My dog Apollo has inflammatory bowel disease (IBD), so unfortunately, I have experience with this condition as both an owner and veterinarian.
IBD is a chameleon. Its typical symptoms of vomiting, diarrhea, weight loss, and/or anorexia fit with a whole host of diseases. Couple that to the fact that IBD can only be definitively diagnosed with a biopsy of affected tissues, and I think it’s safe to say that the disease’s incidence is probably even higher than we think.
Both dogs and cats can be affected with IBD. Certain breeds of dogs appear to have a higher than average risk of developing the disease, including basenjis, soft coated wheaten terriers, German shepherd dogs, shar-peis, rottweilers, weimaraners, border collies and boxers. Some combination of altered immunity, antigenic stimulation (e.g., food allergies, bacterial overgrowth, metabolic diseases, food intolerance, parasites, etc.), environmental stress and genetics determines which pets get IBD and when symptoms first develop. IBD is typically diagnosed in middle age, but can develop in younger or older animals as well. Often a pet’s symptoms are mild and/or intermittent to begin with but progress with time.
In Apollo’s case, he developed extremely severe symptoms at about nine months of age. He was not my dog at the time, but I suspect something triggered this acute episode — perhaps a change in diet, a gastrointestinal infection … who knows. His condition remained undiagnosed for awhile, I suspect because of his age. Most vets aren’t thinking IBD in a nine month old, but when he came to me and was failing to respond to symptomatic therapy and I had ruled out GI diseases that are more typical to a dog his age, I dug a little deeper and found some references to boxers developing the disease when they are very young.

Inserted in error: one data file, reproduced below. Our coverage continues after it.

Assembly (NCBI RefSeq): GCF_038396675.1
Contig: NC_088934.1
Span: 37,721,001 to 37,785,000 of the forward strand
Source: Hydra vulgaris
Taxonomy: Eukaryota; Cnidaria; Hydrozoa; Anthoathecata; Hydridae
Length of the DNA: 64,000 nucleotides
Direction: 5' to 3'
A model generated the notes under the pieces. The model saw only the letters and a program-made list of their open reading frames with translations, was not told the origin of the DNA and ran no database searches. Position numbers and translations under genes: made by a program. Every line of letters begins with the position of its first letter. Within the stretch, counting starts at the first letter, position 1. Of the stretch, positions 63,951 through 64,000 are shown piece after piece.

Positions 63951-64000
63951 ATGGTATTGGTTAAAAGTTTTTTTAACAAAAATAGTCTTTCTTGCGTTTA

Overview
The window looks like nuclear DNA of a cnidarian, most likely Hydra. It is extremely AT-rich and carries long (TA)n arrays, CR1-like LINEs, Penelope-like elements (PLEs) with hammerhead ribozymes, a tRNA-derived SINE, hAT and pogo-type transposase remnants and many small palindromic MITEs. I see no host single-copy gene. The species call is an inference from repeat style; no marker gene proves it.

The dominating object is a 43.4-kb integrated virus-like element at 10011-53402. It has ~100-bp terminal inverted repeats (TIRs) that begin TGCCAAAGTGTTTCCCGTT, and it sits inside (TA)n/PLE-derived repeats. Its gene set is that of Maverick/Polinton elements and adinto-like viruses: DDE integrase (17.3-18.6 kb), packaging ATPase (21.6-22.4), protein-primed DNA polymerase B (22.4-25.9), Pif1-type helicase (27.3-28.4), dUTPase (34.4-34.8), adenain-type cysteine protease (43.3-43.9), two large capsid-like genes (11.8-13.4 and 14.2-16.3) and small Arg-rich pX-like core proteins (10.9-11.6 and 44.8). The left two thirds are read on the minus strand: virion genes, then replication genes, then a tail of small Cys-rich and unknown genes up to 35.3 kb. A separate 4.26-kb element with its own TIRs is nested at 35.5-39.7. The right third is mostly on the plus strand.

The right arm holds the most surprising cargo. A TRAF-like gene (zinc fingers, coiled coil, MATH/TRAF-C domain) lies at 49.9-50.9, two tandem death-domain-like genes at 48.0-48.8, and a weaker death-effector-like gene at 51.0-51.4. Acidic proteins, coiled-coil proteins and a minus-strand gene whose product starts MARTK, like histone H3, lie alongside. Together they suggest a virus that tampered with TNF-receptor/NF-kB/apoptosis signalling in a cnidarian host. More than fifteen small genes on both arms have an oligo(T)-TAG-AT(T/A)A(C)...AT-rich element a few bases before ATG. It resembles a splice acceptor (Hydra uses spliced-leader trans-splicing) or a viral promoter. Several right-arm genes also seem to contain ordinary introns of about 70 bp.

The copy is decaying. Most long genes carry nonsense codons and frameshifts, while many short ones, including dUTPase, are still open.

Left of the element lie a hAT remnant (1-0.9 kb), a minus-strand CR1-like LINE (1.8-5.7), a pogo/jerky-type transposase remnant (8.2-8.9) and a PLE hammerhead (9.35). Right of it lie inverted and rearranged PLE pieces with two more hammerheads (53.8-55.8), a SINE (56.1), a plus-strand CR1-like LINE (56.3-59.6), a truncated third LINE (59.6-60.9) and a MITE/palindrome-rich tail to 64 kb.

As is suggested by its name, the pathophysiology of inflammatory bowel disease centers on abnormal inflammation within the gastrointestinal tract. Normally, the GI system has multiple layers of defense against all that passes through it. When these systems break down or are ineffective to begin with, triggers that are normally kept at bay gain access to the lining of the intestines and stimulate the immune system. The result is inflammation, which serves to recruit more inflammatory cells, further increasing the "leakiness" of the intestinal wall. A vicious, self-perpetuating cycle ensues. IBD is sub-classified by the part of the GI tract affected as well as the predominant type of inflammatory cell involved. The most common form goes by the name plasmocytic lymphocytic enteritis.
Treatment takes a two-pronged approach: eliminating triggers to inflammation within the GI tract, and suppressing the immune system. Hypoallergenic diets are key. Apollo remains symptom-free without drug intervention as long as he eats only a diet made from hydrolyzed protein (i.e., proteins broken down into pieces so tiny that they evade detection by the immune system) and a single carbohydrate source. Antibiotics may be used to help control bacterial numbers in the gut, and some antibiotics like metronidazole also have an immunosuppressive effect. Corticosteroids are the most common way to reduce the immune system’s over-exuberant response, but other medications like azathioprine (dogs) or chlorambucil (cats) can be used when corticosteroids are not fully effective or cause unacceptable side effects.
Some cases of IBD respond beautifully to treatment, but unfortunately, others do not. I recently euthanized an otherwise healthy cat and dog that had both been treated appropriately and aggressively for this disease. Fingers crossed that Apollo continues to do as well as he has so far.
Dr. Jennifer Coates